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BMJ Open. 2018 Apr 10;8(4):e019650. doi: 10.1136/bmjopen-2017-019650.

Femoral Nerve Block Intervention in Neck of Femur Fracture (FINOF): a randomised controlled trial.

Author information

1
Department of Anaesthesia, Sheffield Teaching Hospitals, Sheffield, UK.
2
Department of Anaesthesia, Royal Derby Hospital, Derby, UK.
3
Department of Anaesthesia, Queen's Medical Centre, Nottingham University Hospitals, Nottingham, UK.
4
School of Medicine, Faculty of Medicine & Health Sciences, University of Nottingham, Nottingham, UK.
5
Division of Clinical Neuroscience, Anaesthesia and Critical Care Group, University of Nottingham, Queen's Medical Centre, Nottingham University Hospitals, Nottingham, UK.
6
Department of Healthcare of Older People, Nottingham University Hospitals NHS Trust, Nottingham, UK.

Abstract

OBJECTIVE:

Fractured neck of femur is a severely painful condition with significant mortality and morbidity. We investigated whether early and continuous use of femoral nerve block can improve pain on movement and mobility after surgery in older participants with fragility neck of femur fracture.

DESIGN:

Prospective single-centre, randomised controlled pragmatic trial.

SETTING:

Secondary care, acute National Health Service Trust, UK.

PARTICIPANTS:

Participants admitted with a history and examination suggesting fractured neck of femur.

INTERVENTION:

Immediate continuous femoral nerve block via catheter or standard analgesia.

OUTCOME MEASURES:

Primary outcome measures were Cumulative Dynamic Pain score and Cumulated Ambulation Score from surgery until day 3 postoperatively. Secondary outcome measures included pain scores at rest, cumulative side effects (nausea and constipation), quality of life (measured by EuroQOL 5 D instrument (EQ-5D) score) at day 3 and day 30, and rehabilitation outcome (measured by mobility score).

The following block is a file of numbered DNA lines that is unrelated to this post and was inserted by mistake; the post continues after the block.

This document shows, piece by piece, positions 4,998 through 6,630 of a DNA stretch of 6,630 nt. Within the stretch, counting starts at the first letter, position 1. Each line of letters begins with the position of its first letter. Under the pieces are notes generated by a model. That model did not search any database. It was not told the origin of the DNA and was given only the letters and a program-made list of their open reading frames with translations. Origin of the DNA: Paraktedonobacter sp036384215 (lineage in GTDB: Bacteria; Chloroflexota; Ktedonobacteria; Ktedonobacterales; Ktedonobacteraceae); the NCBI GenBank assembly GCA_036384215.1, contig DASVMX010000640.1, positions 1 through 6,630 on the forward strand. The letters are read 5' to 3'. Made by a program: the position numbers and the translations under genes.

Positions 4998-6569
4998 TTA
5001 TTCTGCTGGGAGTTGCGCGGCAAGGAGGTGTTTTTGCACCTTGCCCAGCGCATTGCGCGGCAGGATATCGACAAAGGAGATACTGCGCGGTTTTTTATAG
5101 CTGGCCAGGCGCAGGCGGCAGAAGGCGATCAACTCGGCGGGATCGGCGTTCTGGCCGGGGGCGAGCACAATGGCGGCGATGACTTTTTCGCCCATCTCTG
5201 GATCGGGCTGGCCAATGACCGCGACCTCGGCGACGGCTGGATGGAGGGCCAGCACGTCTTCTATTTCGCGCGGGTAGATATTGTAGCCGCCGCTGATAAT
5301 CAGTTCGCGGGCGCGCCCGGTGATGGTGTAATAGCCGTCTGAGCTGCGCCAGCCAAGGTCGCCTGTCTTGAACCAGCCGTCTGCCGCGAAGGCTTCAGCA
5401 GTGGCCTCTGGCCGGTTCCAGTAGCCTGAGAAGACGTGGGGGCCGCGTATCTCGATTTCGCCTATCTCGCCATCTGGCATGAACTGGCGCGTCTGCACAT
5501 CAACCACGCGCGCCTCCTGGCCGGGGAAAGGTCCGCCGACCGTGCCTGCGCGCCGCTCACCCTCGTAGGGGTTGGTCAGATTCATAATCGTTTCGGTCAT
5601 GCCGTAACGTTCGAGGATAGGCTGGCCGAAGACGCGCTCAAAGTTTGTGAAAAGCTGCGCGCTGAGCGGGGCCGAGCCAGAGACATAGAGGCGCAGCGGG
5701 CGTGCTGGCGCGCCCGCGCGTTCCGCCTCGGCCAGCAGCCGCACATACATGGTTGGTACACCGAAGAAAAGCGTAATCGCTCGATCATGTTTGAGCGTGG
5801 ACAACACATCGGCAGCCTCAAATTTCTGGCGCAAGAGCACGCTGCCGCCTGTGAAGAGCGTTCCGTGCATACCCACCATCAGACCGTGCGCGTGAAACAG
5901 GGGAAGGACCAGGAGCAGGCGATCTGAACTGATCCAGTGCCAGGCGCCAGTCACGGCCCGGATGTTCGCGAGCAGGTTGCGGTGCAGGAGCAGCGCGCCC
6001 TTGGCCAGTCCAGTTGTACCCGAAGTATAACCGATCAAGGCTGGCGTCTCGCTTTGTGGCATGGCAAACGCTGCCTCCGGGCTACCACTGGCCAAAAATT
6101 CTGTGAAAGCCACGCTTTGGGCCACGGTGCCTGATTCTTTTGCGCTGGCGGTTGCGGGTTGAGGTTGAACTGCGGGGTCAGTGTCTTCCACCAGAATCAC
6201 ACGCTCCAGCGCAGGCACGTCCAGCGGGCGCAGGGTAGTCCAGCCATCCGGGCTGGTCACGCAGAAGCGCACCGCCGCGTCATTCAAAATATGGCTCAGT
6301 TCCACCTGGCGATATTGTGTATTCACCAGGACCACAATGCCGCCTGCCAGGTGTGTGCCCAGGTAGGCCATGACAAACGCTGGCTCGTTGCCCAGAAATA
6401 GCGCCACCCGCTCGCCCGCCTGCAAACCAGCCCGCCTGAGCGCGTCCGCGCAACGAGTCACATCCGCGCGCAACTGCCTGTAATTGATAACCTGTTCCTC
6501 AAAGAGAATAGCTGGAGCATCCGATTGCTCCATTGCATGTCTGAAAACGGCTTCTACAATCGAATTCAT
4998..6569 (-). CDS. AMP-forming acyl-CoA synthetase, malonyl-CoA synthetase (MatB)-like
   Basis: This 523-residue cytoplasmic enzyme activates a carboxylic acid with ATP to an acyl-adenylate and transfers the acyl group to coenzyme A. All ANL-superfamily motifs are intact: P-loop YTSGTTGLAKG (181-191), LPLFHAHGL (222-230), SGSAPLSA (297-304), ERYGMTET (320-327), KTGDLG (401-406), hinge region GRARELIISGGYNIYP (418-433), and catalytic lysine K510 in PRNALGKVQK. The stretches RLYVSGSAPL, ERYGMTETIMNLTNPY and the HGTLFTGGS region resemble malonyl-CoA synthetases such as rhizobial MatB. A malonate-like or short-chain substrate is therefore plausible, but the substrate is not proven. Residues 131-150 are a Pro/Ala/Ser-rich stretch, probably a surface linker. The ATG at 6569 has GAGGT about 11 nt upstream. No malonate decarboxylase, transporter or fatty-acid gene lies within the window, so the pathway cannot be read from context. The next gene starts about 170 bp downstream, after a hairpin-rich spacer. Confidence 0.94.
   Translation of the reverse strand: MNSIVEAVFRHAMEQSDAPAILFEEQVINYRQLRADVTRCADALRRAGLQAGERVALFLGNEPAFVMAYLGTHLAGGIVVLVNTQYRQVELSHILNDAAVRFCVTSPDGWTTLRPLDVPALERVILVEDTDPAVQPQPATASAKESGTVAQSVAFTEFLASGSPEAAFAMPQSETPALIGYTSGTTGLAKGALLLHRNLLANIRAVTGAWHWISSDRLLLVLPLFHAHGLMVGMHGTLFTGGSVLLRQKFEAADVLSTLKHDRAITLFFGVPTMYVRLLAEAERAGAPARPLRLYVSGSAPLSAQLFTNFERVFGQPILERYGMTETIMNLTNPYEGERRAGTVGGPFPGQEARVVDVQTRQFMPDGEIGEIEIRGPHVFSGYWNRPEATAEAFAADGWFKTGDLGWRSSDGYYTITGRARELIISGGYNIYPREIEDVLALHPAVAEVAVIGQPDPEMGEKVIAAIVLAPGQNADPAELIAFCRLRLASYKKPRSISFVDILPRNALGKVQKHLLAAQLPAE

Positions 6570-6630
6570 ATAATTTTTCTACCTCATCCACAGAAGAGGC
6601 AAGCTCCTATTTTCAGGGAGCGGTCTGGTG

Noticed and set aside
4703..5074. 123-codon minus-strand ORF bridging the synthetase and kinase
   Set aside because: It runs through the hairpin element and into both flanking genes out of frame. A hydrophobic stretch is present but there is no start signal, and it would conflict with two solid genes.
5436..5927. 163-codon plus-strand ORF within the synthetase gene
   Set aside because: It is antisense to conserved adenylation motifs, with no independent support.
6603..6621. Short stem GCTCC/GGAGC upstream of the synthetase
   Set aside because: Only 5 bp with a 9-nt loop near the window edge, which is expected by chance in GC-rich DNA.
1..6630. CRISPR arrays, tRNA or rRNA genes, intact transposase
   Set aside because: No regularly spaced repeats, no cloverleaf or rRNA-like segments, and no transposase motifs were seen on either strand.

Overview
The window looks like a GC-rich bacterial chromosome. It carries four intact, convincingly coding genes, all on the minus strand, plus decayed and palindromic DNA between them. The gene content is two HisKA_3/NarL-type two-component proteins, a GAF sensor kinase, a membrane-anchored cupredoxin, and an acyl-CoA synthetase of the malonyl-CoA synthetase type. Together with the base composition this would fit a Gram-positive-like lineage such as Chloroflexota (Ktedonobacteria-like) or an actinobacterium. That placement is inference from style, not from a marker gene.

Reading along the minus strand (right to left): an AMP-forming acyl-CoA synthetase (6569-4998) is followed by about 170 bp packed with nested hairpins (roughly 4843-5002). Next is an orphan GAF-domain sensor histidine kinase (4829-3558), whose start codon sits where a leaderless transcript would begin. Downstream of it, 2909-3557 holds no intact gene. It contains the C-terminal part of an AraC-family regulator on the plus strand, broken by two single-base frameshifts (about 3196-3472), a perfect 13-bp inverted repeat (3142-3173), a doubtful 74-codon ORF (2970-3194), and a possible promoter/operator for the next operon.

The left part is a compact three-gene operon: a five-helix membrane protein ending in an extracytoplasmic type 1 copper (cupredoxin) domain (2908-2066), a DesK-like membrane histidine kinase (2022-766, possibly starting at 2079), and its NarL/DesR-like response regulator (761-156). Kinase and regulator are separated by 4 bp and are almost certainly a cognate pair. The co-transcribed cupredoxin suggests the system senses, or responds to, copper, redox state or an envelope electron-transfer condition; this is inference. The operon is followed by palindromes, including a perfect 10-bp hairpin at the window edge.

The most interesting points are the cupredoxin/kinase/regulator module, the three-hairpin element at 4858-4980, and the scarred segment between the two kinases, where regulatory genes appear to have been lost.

RESULTS:

141 participants were recruited, with 23 excluded. No significant difference was detected between Cumulative Dynamic Pain Score (standard care (n=56) vs intervention (n=55) 20 (IQR 15-24) vs 20 (15-23), p=0.51) or Cumulated Ambulation Score (standard care vs intervention 6 (5-9) vs 7 (5-10), p=0.76). There were no statistically different differences in secondary outcomes except cumulative pain at rest: 5 (0.5-6.5) in the standard care group and 2 (0-5) in the intervention group (p=0.043).

CONCLUSIONS:

Early application of continuous femoral nerve block compared with standard systemic analgesia did not result in improved dynamic pain score or superior postoperative ambulation. This technique may provide superior pain relief at rest. Continuous femoral nerve block did not delay initial control of pain or mobilisation after surgery.

TRIAL REGISTRATION NUMBER:

ISRCTN92946117; Pre-results.

KEYWORDS:

femoral nerve block; hip fracture; older people; pain control; regional anaesthesia

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